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Resilience of Sandhills Grassland to Wildfire During Drought

Arterburn, Jack R., Twidwell, Dirac, Schacht, Walter H., Wonkka, Carissa L., Wedin, David A.
Rangeland ecology & management 2018 v.71 no.1 pp. 53-57
The Nature Conservancy, biomass, drought, dunes, ecoregions, ecosystems, fine roots, grasslands, land management, models, soil, warm season grasses, wildfires, Nebraska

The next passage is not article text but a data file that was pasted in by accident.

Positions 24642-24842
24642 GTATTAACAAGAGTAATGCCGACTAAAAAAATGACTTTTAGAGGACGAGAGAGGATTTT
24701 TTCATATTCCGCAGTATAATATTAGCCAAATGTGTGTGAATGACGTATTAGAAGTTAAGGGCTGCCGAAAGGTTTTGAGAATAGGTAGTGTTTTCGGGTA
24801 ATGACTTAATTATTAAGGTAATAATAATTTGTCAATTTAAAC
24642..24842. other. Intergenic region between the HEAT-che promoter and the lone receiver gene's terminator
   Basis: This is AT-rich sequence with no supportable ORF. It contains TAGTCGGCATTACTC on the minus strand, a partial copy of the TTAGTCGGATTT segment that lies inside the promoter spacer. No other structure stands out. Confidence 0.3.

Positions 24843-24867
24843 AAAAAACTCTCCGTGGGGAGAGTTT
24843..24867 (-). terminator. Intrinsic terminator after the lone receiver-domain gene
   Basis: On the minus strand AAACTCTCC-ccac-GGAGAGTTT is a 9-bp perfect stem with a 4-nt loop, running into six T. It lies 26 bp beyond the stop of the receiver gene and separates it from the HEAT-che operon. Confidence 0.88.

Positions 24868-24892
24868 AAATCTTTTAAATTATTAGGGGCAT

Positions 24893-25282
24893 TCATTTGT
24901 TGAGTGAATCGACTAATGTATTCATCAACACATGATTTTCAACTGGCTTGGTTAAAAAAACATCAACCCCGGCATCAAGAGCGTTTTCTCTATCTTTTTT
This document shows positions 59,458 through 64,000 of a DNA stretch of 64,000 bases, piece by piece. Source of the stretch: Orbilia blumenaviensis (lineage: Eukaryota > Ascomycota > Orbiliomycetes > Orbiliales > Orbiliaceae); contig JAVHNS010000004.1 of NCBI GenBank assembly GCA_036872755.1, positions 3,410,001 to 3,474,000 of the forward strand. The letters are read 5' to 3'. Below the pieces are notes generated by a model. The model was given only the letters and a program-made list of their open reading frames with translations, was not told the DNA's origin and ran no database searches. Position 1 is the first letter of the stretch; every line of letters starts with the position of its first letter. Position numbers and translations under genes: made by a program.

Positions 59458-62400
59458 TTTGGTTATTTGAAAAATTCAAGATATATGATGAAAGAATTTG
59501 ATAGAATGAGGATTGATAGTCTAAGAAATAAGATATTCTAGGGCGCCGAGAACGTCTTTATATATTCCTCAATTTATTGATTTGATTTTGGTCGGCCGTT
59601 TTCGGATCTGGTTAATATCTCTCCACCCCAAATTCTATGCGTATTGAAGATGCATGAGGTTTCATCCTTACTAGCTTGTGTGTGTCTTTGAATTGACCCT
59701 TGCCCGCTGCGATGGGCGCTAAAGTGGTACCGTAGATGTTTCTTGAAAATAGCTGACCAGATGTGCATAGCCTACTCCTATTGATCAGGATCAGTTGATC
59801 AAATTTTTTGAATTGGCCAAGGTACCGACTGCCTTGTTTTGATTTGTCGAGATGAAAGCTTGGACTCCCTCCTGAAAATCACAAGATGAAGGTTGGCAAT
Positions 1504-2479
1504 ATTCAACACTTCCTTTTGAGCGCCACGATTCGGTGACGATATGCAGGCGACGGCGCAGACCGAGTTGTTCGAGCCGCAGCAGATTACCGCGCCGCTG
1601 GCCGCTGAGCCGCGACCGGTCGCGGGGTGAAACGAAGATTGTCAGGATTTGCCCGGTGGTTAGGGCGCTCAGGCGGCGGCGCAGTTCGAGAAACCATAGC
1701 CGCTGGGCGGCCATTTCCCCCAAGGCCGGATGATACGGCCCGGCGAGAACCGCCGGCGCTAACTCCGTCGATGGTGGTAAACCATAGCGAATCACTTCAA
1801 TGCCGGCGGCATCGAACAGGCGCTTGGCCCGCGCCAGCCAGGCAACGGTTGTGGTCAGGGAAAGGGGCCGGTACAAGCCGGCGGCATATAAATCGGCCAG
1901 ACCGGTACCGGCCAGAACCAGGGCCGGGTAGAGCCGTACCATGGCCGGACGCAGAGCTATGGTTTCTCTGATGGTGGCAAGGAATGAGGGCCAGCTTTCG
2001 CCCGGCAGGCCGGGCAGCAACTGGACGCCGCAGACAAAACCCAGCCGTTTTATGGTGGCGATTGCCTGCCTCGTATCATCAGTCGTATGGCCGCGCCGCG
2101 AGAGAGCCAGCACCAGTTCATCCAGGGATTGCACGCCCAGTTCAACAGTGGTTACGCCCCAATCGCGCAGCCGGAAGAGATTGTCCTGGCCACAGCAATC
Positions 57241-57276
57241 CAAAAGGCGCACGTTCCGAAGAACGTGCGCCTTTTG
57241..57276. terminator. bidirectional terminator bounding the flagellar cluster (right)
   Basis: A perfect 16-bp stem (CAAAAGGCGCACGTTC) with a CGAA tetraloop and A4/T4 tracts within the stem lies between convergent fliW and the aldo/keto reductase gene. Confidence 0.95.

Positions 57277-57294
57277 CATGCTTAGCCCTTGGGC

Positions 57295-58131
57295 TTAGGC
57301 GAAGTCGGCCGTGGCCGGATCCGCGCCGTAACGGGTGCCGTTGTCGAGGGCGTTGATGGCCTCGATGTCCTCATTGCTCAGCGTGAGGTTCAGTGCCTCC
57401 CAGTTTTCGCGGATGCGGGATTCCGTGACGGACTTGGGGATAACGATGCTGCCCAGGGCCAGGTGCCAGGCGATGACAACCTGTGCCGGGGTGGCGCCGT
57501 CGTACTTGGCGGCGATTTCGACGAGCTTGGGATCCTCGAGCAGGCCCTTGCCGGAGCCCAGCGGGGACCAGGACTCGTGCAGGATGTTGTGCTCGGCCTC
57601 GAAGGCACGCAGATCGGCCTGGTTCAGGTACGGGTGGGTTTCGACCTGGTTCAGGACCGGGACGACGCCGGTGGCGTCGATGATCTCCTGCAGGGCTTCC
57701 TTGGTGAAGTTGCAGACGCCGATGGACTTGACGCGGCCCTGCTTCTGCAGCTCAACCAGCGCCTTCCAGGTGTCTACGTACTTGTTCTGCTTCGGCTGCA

In the Nebraska Sandhills, one of the largest contiguous grassland ecoregions remaining in North America, sandy textured soils are stabilized by fine root biomass from predominantly warm-season grasses. Concerns over destabilization have led to management that aims to avoid an undesirable state change toward mobile sand dunes. In 2012, the Sandhills experienced extreme drought conditions that coincided with the worst wildfire year on state record. According to state-and-transition models and ecosystem managers, the combination of wildfire and drought conditions should cause a state transition due to a lack of recovery of grassland vegetation and a loss of sand dune stability. To test this hypothesis, we implemented a time-since-fire study to track biomass recovery of Sandhills grassland vegetation following a wildfire on The Nature Conservancy’s Niobrara Valley Preserve in burned and unburned areas. Two yr following the wildfire, aboveground herbaceous biomass in burned areas had recovered to levels that did not differ from unburned areas, maintaining the stability of the sand dunes. This provides evidence that counters current land management frameworks that portray Sandhills grassland as highly vulnerable to destabilization when wildfires occur during severe drought conditions.